Candle stick

WB.32.a     about 1560 • Painted enamel on copper • candlestick

The bosses on the feet are painted with the Labours of Hercules, gods and goddesses, horsemen and musicians. The richness of the decoration, with coloured metal foils and gilding, gives a jewelled effect, making these attractive collectors’ pieces.

Curator's Description

Painted Limoges enamel candlestick; copper; holder, large pan and base decorated with twelve oval bosses; on pan: a triumphal procession, with bearded man in armour and woman dressed like Diana in a chariot; two horses ahead led by a woman; behind chariot a train of musicians and dancers; foot: bosses appear to show: Mars, Hercules and Antaeus;Mercury with caduceus and cock, Hercules and the Lernean Hydra; Apollo with his lyre, Hercules and Deianira, Juno, Ceres with thunderbolt, Hercules with the globe on his shoulders, Bacchus with grapes, Hercules and Nessus, the rape of Hippolyta, Hercules and hind of Ceryneia as a stag. Painted in semi-opaque enamels over a white preparation, translucent enamels over coloured foils and grisaille of grey-white with pink flesh tones; details in enlevage and gilding; all on black ground, powdered minutely with gilding.

This object was previously owned by Samuel Addington and P Soltykoff, collected by Anselm von Rothschild and bequeathed to the British Museum by Ferdinand Anselm Rothschild.

How big is it?

21.2 cm wide, 18 cm high, 21.2 cm deep, and it weighs 500g

Detailed Curatorial Notes

Provenance: Probably from Soltykoff Collection sold in Paris, 8th April 1861 lot 514 for 29,900 francs, and by 1862 owned by Samuel Addington who exhibited them that year at the South Kensington Museum. Subsequently acquired by Baron Anselm von Rothschild, Vienna, between 1866 and 1872 (cat no. 479), by inheritance to his son Baron Ferdinand Rothschild (d. 1898).

Commentary: The form of the candlesticks is unusual and the closest comparison is a pair of candlesticks also attributed to Jean de Court, formerly in the collection of Mr and Mrs Germain Seligman, now in the National Gallery of Canada (inv. no. 23409-1-2). These have a similar bulbous base and also the same shaped top as the British Museum examples, but with an urn-shaped element forming the bottom part of the stem. Other partial comparisons are a pair of candlesticks depicting the Labours of Hercules in the Louvre (MR 2504 & 2505, unattributed), a similar pair to these in the Metropolitan Museum (inv. no. 39.66.1, unattributed), and a pair in the Rijksmuseum (inv. no. BK-17219-B, circle of Jean de Court). Two examples exist in the Walters Art Gallery with a similar top to the British Museum pair, but on a much longer and straighter stem, and without the bulbous base (inv. nos. 44.51 & 44.52 attributed to Jacques Laudin I, and 44.354 & 44.355 attributed to Joseph Limosin).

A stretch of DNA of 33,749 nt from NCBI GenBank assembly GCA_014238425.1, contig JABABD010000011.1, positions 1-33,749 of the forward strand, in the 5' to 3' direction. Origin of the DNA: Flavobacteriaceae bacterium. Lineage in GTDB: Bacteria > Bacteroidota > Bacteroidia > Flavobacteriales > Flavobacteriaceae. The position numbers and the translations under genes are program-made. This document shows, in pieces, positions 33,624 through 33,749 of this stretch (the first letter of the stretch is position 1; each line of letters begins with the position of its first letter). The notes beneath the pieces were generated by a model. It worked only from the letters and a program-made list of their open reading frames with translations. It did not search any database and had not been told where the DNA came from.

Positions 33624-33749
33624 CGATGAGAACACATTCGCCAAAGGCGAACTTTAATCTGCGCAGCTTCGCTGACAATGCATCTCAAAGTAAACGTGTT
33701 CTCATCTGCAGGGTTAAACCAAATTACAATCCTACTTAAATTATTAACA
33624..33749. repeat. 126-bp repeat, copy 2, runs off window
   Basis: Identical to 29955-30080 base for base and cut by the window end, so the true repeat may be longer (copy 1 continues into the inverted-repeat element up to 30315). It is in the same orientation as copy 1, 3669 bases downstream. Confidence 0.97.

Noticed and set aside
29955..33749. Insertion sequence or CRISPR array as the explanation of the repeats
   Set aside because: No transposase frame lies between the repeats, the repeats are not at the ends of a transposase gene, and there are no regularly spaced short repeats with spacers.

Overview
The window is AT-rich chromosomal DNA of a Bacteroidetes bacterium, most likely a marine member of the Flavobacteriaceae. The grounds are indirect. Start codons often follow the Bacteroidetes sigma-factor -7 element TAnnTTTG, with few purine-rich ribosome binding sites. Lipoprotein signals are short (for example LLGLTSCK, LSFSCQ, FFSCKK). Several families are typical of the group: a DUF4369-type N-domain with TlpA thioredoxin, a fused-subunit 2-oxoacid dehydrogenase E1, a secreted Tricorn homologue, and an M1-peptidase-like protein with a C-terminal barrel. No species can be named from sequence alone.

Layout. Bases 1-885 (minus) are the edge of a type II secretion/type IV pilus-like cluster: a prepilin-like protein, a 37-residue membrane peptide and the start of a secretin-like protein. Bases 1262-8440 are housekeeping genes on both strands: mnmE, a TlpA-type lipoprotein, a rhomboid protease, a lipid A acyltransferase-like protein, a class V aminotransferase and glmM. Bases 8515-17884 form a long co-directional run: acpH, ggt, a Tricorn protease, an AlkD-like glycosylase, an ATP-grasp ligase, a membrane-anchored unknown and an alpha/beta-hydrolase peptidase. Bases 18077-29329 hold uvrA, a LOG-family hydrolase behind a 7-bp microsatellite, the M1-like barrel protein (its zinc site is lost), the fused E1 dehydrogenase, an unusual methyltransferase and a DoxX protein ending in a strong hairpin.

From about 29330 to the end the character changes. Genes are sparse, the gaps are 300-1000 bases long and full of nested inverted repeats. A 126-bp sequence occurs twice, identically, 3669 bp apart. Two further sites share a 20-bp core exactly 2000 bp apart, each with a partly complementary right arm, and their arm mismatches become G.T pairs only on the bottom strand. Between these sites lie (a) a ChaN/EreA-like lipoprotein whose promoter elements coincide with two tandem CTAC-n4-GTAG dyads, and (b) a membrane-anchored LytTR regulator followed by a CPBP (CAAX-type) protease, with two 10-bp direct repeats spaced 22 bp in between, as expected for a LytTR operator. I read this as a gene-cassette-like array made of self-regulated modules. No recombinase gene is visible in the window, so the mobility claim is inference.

• 'Catalogue des Objets d'Art et de Haute Curoisite...du Prince Soltykoff', Paris, 1861, lot no. 514
  • J. C Robinson (ed.), 'Catalogue of the Special Exhibition of Works of Art of the Mediaeval, Renaissance, and More Recent Periods, on loan at the South Kensington Museum', London, June 1862, nos. 1846 & 1847
  • Charles Hercules Read, 'The Waddesdon Bequest: Catalogue of the Works of Art bequeathed to the British Museum by Baron Ferdinand Rothschild, M.P., 1898', London, 1902, no. 32
  • O.M. Dalton, 'The Waddesdon Bequest', 2nd edn (rev), British Museum, London, 1927, no.32
  • Sophie Baratte, 'Les émaux peints de Limoges', Réunion des Musées Nationaux, Paris, 2000, p.358.
  • References

    1. Read 1902: Read, Charles Hercules, The Waddesdon Bequest. Catalogue of the Works of Art Bequeathed to the British Museum by Baron Ferdinand Rothschild, M.P., 1898, London, BMP, 1902
    2. Dalton 1927: Dalton, Ormonde Maddock, The Waddesdon Bequest : jewels, plate, and other works of art bequeathed by Baron Ferdinand Rothschild., London, BMP, 1927
    3. Scrase handlist: Scrase handlist

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